WHAT’S IT ABOUT?
A virus has broken loose and America is no longer the land of dreams, but the land of nightmares. With every human as far as the eye can see having lost all power of thought and developed an insatiable appetite for flesh, the few human survivors have renamed the country Zombieland.
A college student (Jesse Eisenberg) is making his way back home to Columbus, Ohio, to see if any of his estranged relatives are still alive. He hasn’t encountered any other human survivors yet. Despite being a bit of a geek and a loser, he’s managed to survive this long by rigidly following a set of rules – such as “keep fit,” “avoid bathrooms” and “don’t be a hero.”
As he’s pulling his little suitcase along the car-wreck-strewn interstate highway, a shiny black Cadillac pulls up alongside him. Its driver (Woody Harrelson) refuses to exchange names, saying only that he’s heading home to Talahassee.
Although the pair are suspicious of each other, Columbus hitches a lift east with Talahassee, since they both seem to share the same aim – survival. Talahassee has two other aims – killing as many zombies as he can – and finding some twinkie cakes before the world’s remaining supplies pass their sell by date and one of America’s favourite snacks goes the same way as most of the country’s inhabitants.
Stopping at an abandoned supermarket with one goal in mind – liberating the twinkies, of course – the pair stumble across two teenaged sisters, born respectively in Wichita (Emma Stone) and Little Rock (Abigail Breslin), who lull them into a false sense of security, before running off with their car and their weapons.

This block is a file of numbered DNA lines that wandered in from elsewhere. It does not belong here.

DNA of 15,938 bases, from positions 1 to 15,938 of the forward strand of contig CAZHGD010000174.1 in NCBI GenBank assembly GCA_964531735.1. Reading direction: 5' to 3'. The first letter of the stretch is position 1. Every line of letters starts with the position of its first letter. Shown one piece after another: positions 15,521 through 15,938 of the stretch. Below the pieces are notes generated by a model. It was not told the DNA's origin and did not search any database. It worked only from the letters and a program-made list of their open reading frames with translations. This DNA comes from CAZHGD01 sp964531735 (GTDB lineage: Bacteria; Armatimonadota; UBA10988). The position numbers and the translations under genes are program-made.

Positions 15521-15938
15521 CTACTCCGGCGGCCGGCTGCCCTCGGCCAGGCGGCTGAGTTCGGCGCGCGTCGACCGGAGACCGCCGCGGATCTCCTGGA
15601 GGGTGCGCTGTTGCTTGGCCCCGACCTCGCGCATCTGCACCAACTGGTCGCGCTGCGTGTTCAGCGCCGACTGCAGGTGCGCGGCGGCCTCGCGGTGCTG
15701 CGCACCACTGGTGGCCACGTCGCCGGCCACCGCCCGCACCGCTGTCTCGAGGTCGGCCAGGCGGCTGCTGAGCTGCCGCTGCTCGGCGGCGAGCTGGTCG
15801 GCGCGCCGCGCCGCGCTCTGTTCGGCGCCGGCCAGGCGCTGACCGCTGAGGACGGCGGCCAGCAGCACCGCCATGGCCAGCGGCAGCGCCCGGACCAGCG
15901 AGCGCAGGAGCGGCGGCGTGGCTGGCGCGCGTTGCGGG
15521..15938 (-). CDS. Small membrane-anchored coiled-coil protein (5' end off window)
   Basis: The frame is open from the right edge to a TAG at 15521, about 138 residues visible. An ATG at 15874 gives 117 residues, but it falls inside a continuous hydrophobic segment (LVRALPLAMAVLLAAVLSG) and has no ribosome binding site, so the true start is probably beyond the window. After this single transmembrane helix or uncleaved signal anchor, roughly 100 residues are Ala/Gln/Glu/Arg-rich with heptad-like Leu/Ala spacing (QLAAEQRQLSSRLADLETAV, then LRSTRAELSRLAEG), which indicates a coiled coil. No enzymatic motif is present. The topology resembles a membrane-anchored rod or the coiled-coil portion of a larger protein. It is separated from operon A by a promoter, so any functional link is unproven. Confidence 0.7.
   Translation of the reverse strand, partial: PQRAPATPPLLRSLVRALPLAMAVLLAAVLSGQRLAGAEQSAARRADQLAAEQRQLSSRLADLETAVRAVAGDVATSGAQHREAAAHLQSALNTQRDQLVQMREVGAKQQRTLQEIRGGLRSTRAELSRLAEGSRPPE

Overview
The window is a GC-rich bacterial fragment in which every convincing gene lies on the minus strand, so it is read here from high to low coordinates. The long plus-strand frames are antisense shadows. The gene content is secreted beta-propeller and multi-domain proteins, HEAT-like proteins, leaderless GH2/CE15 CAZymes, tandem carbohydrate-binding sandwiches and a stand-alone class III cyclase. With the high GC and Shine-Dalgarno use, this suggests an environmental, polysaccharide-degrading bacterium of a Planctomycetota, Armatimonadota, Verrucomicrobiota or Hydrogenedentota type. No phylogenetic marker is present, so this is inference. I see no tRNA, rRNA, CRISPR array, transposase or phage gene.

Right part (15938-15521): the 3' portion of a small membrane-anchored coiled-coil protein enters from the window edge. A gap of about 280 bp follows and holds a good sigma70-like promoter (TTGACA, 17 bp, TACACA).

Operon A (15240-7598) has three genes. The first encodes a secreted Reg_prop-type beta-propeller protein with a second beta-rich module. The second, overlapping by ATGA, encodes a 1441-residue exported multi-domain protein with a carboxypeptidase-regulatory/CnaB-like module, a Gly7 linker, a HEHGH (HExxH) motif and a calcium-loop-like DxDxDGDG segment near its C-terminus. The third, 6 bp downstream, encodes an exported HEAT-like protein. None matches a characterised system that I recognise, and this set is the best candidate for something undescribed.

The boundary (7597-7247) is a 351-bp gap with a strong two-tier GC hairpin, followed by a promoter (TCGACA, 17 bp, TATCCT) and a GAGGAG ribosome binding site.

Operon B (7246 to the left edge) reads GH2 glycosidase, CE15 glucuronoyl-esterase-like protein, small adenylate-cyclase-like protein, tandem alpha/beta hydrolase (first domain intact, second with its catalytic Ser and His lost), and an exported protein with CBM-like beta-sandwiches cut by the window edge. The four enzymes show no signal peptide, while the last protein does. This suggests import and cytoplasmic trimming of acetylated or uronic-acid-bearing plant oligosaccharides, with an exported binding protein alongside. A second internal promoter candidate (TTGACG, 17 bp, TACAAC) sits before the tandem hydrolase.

OK, so there are trust issues here – how do you know who to trust? But the last thing Columbus and Talahassee need is to find themselves squeezed between the zombies on the one hand and a pair of devious sisters on the other.
They have to reassess their priorities. Do they want to get back on their feet and find freedom back east or chase the girls to California to get their own back?
WHAT’S IT LIKE?
Zombie movies are nothing new so it’s refreshing to find one that feels at all original.
Part of the beauty of Zombieland is that its tongue is firmly rooted in its cheek throughout, delivering a strangely warm and funny action adventure.
The zombies almost become an incidental background to a comedy road movie about a mismatched pair of guys who find themselves on the back foot when they encounter a pair of precocious girls.
Every bit as charmingly naïve as he was when he first hit the big screen in Roger Dodger, back in 2002, Eisenberg’s innocence draws you in from the start. The loser come good through his anal insistence on sticking to his rule-book provides a neat complexity to the character of someone who can’t quite believe his bad luck, when the first woman who’s ever let him brush her hair over her ear tries to eat him the next morning.
Harrelson’s in his element as the gun-toting, twinkie-craving, zombie killer, while Stone and Breslin (a convincing change from her cutesy award-winning introduction to the world in Little Miss Sunshine) are perfect for their cheeky, trouble-making roles.
Neat visual gags and funny cameos from the understated Mike White and an A-lister who I won’t name, so as not to spoil the fun, add to the enjoyment of the freshest zombie flick since Shaun of the Dead.
As a zombie film, per se, there’s not much going on. The idea of a slow-onset virus causing an apocalypse so sudden that cars pile up on motorways seems a little unlikely. And it’s not at all frightening – but I don’t think the film-makers are even trying to make you jump. They’re trying to make you laugh. And they succeed.
The zombies are run-of-the-mill groaning, pale folk with outstretched arms, dragging feet and blood smeared all over their faces. But this film isn’t about them.
The key characters are so much fun that you’ll find it hard not to warm to them – all of them.
It’s a rather weak and superficial film with little to teach you about anything, but with no pretensions, it achieves everything it sets out to do, and ends up being one of the smartest, freshest and most enjoyable films of any genre of the year.